‘Mum, you need to get a hold of yourself. You’re not your mother and you need to stop drinking,’ says my eldest son with newfound wisdom. I look at Beatrice for recognition or sympathy (I’m not sure which, I just want her to like me) but she steadfastly won’t meet my eye, and looks instead at my son, and then at Melanie.

            ‘Mum, you need to be nicer, even to Dad,’ chimes in Paul. I take this unexpected revelation as a cue to smile weakly at Beatrice again (definitely wanting sympathy now) but she stares right through me as if I’m not there.

            Then it’s my turn to listen.

            ‘Dad, sometimes it feels as if you’ve left the building; not dead yet but not present,’ offers my eldest son.

            ‘A vacuum,’ adds Melanie.

            ‘Parents shouldn’t speak now,’ advises Beatrice, whilst glaring at me for some reason.

            My eldest son continues:  ‘you’re like a tunnel that everyone drives though.’

            Beatrice nods, and I want to ask if anyone has put their lights on. Then she addresses Paul:  ‘What would you like to say to your father?’

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           He looks at her. ‘I’d tell him that I need to keep my distance and that I’m afraid I’ll end up like him if I don’t.’

            ‘You need to look at your father and tell him that, not me.’

            He does as he’s told.  ‘Dad, I don’t want to be like you.’

            It’s the first time he’s looked directly at me and talked to me in years.

            ‘Thank you,’ I say under my breath.


Later, I find Paul sitting on a bench outside the entrance to the centre. I ask if it’s okay to sit next to him.

            He nods and talks first, his words miraculous to me: ‘Dad, I don’t think any of us see you as a tunnel to drive through. It’s what happens here, we’re seduced by therapy-speak. Tarquin’s been in here too long, that’s all.’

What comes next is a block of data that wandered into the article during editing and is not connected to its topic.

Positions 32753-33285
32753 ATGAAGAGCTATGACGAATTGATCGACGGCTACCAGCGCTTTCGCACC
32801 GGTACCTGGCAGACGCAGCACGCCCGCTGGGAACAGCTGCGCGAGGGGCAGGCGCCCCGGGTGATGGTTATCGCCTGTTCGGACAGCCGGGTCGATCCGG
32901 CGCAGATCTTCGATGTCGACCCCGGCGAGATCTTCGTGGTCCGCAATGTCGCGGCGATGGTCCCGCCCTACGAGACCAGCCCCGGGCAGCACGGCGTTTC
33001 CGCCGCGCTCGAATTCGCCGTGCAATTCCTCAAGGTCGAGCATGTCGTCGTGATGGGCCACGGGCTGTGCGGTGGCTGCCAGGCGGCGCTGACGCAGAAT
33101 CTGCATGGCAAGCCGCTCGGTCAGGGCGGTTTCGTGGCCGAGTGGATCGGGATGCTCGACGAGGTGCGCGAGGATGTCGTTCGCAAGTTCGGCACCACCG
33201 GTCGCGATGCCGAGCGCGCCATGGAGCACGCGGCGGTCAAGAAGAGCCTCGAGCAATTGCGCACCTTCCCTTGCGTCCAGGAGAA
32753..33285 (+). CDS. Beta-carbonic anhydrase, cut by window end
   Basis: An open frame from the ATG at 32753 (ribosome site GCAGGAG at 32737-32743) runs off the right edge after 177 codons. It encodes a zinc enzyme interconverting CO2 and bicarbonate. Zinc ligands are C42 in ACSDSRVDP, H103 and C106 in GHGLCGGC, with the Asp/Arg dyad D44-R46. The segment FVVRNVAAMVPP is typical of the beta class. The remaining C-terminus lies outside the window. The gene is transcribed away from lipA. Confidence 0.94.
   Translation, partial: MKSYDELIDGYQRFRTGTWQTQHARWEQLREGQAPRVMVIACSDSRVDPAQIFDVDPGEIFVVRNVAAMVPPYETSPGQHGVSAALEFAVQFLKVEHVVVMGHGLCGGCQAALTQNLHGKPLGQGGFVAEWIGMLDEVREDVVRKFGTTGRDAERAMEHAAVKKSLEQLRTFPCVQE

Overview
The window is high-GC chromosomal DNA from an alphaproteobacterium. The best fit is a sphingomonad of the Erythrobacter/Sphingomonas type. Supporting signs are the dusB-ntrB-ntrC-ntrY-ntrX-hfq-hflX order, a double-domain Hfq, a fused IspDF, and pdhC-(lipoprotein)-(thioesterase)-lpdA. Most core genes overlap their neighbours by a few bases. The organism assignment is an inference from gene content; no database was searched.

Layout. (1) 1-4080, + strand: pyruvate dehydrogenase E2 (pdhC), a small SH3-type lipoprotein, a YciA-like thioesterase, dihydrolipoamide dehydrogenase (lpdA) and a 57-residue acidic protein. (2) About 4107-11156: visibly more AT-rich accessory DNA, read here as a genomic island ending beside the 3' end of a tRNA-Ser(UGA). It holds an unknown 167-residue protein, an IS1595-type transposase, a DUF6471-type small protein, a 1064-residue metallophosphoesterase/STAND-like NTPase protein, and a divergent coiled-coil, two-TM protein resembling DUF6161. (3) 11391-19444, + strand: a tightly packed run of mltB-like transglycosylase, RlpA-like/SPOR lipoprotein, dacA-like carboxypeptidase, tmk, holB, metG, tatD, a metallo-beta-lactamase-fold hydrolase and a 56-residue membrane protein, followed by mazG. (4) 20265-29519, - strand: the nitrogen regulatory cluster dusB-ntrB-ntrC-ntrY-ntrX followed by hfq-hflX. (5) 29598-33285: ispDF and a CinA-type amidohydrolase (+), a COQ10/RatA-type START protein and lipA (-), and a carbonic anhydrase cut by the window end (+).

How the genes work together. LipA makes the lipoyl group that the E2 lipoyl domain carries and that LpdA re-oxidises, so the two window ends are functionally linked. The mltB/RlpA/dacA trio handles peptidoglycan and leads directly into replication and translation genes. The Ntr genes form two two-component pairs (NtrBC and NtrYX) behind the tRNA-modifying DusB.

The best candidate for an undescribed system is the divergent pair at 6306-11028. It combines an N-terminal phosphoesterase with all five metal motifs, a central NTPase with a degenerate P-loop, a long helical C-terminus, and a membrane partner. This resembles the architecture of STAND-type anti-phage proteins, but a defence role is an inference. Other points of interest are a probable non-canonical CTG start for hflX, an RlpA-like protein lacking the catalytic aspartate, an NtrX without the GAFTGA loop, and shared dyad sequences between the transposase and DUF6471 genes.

‘I don’t know, maybe your brother has a point.’

            ‘He may. Point is, have we ever been happy, Dad?’

            ‘At Barcombe Mills?’

            ‘Oh, yes.’ And he smiles.

            As a woman passes us to enter the centre she whispers, ‘two peas in a pod,’ and disappears quickly inside.


After leaving the retreat we drop Paul at the station to return to university, and drive home. We walk into an empty house, its atmosphere deadened and quiet. We watch some aimless television in an attempt to relax and distract ourselves. For the first night I can remember, Melanie doesn’t take a drink. In bed we don’t, can’t talk, and even though she’s more restless than usual, she eventually falls asleep.

            Hours later and however hard I try to, I just can’t sleep. Melanie slumbers on, her body coiled in a foetal position facing away from me. She looks so quiet and still that I get up and go round to her side of the bed to check she’s still breathing, just as I’d done with the boys each night throughout their childhood.

            She stirs. ‘What the fuck are you doing?’

            ‘You were amazing at school. That speech you made.’

            ‘God! What are you on?’

            ‘I don’t know, I’ve been thinking, that’s all.’

            ‘Well, don’t, it doesn’t suit you.’   

            ‘You look so lovely asleep.’

            ‘I think I preferred you at sixteen with your zip undone. At least it was intriguing.


            ‘Nothing to thank me for,’ she says suddenly laughing, burying her head under the quilt so it shakes, the sound of her laughter lowered, as if she’s going underground. ‘And I was alive when you were the diligent nurse, but maybe you should have checked yourself first.’

             ‘I’m always checking myself,’ I say, disappearing under the covers too.

             ‘Oh, I see what you’re doing! Now, why don’t you take these off and make yourself useful?’

             ‘Is your mother downstairs?’

             ‘Mother is always downstairs’

             ‘Noisy or quiet?’

             ‘Yell all you like.’

             She bites. I want to scream. And so I do.